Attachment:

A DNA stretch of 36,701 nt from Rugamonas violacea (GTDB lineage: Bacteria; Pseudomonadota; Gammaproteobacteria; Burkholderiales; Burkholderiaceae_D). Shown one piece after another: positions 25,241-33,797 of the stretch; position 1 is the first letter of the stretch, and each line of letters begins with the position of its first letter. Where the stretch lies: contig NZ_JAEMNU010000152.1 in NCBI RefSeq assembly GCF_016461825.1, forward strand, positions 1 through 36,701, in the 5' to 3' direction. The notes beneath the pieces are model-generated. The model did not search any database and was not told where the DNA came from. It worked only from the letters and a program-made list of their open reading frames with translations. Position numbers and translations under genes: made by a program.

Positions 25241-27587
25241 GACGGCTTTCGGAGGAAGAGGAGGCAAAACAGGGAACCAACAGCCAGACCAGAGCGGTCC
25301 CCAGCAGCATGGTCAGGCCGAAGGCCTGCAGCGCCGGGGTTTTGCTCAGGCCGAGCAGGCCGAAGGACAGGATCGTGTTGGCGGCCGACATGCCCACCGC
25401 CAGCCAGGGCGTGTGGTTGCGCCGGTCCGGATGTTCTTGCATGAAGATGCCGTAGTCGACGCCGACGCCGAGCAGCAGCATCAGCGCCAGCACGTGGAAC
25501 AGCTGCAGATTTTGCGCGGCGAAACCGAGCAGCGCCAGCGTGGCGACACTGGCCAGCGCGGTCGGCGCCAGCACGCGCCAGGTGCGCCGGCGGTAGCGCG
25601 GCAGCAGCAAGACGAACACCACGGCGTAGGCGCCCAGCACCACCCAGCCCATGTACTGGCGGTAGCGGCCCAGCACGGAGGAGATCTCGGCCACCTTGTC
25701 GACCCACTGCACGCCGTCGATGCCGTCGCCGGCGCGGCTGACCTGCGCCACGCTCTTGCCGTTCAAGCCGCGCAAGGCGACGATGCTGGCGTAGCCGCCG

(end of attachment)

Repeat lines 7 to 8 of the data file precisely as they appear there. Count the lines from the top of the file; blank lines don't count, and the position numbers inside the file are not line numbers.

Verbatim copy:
25601 GCAGCAGCAAGACGAACACCACGGCGTAGGCGCCCAGCACCACCCAGCCCATGTACTGGCGGTAGCGGCCCAGCACGGAGGAGATCTCGGCCACCTTGTC
25701 GACCCACTGCACGCCGTCGATGCCGTCGCCGGCGCGGCTGACCTGCGCCACGCTCTTGCCGTTCAAGCCGCGCAAGGCGACGATGCTGGCGTAGCCGCCG